One of the most lavish and legendary theaters from Hollywood’s Golden Age has undergone a restoration and is about to open its doors to film lovers once again.
An opulent throwback to a time before the pictures talked and when cinema was a ravishing new art form, LA’s Egyptian Theatre was also the site of Tinseltown’s first star-studded red carpet premiere. The date was Oct. 18, 1922, and the film was director Allan Dwan’s swashbuckling epic Robin Hood, starring Douglas Fairbanks (who, along with his movie star wife Mary Pickford and Charlie Chaplin were in attendance).
To mark the theater’s 101-year anniversary, Netflix and the American Cinematheque announced that the theater would reopen on November 9 with a screening of the eagerly awaited new thriller The Killer, followed by a Q&A with the film’s director, David Fincher.
The grand reopening comes three years after Netflix and the American Cinematheque partnered to restore the iconic theater, famed for its Egyptian Revival architecture and open-air courtyard flanked by towering columns, colorful hieroglyphics, and sphinx statues. It is a one-of-a-kind venue that’s now finally ready for its close-up as a must-visit landmark for cinephiles from around the world who want a taste of how Hollywood used to be.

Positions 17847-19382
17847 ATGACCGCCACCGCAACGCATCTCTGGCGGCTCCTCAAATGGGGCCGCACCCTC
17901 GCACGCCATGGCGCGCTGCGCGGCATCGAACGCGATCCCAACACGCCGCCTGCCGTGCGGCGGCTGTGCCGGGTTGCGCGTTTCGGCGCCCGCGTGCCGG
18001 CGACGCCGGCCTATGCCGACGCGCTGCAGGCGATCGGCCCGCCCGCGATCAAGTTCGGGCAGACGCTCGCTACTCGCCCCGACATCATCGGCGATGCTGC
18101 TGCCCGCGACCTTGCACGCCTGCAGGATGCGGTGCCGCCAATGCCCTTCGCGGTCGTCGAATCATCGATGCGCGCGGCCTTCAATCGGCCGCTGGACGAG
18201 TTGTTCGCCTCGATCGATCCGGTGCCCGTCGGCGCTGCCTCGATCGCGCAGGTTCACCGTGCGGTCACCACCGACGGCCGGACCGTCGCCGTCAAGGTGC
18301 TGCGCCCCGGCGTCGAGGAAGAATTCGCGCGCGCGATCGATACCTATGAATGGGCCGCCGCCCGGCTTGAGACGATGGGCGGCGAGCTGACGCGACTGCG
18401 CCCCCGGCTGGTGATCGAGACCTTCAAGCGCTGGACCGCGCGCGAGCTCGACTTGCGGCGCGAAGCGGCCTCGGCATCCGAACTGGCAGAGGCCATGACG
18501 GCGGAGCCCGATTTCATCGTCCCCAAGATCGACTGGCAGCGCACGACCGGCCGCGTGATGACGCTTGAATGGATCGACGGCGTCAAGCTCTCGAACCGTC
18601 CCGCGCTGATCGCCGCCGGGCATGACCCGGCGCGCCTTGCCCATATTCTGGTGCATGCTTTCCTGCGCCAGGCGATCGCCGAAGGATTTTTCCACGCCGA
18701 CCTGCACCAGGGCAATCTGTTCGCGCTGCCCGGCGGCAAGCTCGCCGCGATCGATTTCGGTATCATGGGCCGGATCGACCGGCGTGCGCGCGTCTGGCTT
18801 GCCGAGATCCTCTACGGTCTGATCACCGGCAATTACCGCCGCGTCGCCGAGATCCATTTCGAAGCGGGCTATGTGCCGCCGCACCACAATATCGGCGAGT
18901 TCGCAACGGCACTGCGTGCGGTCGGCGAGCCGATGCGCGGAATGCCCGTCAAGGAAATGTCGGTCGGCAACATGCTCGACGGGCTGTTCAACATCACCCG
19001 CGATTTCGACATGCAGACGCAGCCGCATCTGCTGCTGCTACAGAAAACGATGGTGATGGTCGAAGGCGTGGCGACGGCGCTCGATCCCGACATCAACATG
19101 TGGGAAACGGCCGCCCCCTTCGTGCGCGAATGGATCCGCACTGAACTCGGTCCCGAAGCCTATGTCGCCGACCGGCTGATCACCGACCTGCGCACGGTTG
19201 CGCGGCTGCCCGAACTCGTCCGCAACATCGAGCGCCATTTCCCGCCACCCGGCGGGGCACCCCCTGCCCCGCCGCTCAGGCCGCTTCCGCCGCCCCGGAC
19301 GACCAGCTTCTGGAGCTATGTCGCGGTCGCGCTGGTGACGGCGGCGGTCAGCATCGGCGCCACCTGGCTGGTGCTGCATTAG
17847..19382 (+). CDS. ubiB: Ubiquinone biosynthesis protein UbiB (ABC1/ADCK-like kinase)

In celebration of the theater’s rebirth, Netflix will also release the documentary short film Temple of Film: 100 Years of the Egyptian Theatre on Nov. 9. Directed by Angus Wall, the short includes interviews with Guillermo Del Toro, Rian Johnson, Lynette Howell Taylor, Autumn Durald Arkapaw, and the restoration’s architect Peyton Hall.
The Egyptian Theatre will remain the home of the American Cinematheque, who will continue to host a wide variety of features on Fridays, Saturdays and Sundays — including the upcoming Ultra Cinematheque 70mm lineup from Nov. 10-21.